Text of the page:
Dec 01, 2009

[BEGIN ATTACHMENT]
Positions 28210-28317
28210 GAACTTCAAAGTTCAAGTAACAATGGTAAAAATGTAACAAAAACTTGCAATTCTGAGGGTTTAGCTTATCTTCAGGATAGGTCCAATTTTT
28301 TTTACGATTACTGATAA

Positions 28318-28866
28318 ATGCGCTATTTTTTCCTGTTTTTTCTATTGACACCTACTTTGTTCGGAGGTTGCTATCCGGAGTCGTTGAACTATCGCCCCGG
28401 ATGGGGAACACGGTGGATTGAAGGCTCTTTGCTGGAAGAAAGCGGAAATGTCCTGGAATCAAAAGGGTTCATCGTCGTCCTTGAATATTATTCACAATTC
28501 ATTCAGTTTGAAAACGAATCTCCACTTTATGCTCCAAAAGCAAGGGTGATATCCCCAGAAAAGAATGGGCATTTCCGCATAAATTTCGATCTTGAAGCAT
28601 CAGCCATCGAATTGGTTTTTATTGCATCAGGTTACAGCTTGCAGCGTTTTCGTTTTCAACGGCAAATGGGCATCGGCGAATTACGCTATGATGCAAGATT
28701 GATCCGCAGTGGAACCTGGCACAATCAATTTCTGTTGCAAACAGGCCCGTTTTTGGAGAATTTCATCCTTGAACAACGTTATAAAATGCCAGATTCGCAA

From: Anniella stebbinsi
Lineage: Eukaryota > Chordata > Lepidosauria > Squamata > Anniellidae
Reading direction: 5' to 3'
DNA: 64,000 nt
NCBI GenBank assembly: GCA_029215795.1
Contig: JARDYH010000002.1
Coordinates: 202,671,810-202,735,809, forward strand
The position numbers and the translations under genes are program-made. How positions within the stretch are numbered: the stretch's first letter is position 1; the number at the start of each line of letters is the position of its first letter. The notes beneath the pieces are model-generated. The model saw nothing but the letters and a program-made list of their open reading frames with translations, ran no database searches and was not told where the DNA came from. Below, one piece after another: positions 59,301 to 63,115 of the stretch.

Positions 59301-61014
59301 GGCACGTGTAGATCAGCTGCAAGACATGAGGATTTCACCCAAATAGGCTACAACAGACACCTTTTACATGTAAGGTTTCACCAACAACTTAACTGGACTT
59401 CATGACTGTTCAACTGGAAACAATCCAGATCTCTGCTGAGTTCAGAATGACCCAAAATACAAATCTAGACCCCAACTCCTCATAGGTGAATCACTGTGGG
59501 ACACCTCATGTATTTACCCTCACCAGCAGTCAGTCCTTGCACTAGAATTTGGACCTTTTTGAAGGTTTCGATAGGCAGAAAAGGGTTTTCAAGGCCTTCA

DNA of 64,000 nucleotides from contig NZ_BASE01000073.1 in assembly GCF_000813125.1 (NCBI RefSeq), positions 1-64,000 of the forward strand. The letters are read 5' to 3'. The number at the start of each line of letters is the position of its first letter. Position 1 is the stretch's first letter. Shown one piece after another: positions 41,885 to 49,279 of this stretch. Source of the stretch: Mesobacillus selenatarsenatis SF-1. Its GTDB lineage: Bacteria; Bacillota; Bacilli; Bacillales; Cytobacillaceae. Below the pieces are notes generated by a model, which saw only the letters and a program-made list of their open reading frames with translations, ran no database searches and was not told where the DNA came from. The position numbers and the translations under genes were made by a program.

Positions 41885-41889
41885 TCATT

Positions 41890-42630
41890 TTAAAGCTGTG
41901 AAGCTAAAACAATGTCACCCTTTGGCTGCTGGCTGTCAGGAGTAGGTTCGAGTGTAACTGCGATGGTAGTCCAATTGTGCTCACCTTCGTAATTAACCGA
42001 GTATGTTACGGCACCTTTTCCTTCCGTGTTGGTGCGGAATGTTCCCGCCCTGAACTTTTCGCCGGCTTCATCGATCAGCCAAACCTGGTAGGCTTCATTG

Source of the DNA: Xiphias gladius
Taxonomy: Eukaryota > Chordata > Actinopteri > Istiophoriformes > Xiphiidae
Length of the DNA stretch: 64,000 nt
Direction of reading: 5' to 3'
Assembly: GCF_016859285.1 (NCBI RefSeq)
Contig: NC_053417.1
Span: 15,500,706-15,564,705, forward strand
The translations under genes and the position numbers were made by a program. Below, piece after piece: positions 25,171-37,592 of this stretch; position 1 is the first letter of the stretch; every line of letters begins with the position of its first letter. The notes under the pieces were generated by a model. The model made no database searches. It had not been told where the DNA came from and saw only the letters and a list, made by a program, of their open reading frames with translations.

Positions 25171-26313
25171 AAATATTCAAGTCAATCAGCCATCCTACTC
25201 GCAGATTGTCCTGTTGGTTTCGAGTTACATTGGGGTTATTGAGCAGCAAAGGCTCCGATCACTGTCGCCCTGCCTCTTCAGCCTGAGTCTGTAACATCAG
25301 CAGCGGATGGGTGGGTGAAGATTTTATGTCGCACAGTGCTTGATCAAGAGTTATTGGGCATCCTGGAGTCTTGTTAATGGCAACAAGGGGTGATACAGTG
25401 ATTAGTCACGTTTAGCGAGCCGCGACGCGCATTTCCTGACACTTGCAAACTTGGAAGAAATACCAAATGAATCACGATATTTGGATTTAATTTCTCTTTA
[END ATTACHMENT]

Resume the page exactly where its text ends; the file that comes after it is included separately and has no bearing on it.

Download As the world computing infrastructure becomes likewise complicated, network and system communications have significant problems in identifying who to trust. Corporate and government personnel enter systems through a variety of methods: remote access, wireless PDAs, laptops via VPN from public access points. Establishing trust includes the identity of hardware and processor nodes, the identity and authenticity of software instructions, and the identity and authenticity of system users. Describing and categorizing all of the different types of friendly and unfriendly behavior in modern networks becomes overwhelming and cost prohibitive. One way to address the problem of trust in the electronic domain is the same way it is approached in the social world: relying on a handful of trusted sources to vouch for the authenticity of others, which can be called "secure anchor points." These can be official documents, badges, and personal references in the social world; the secure anchor point in a digital electronics system allows management and system administrators to validate the operational integrity of their networks and any persons who have access to their systems.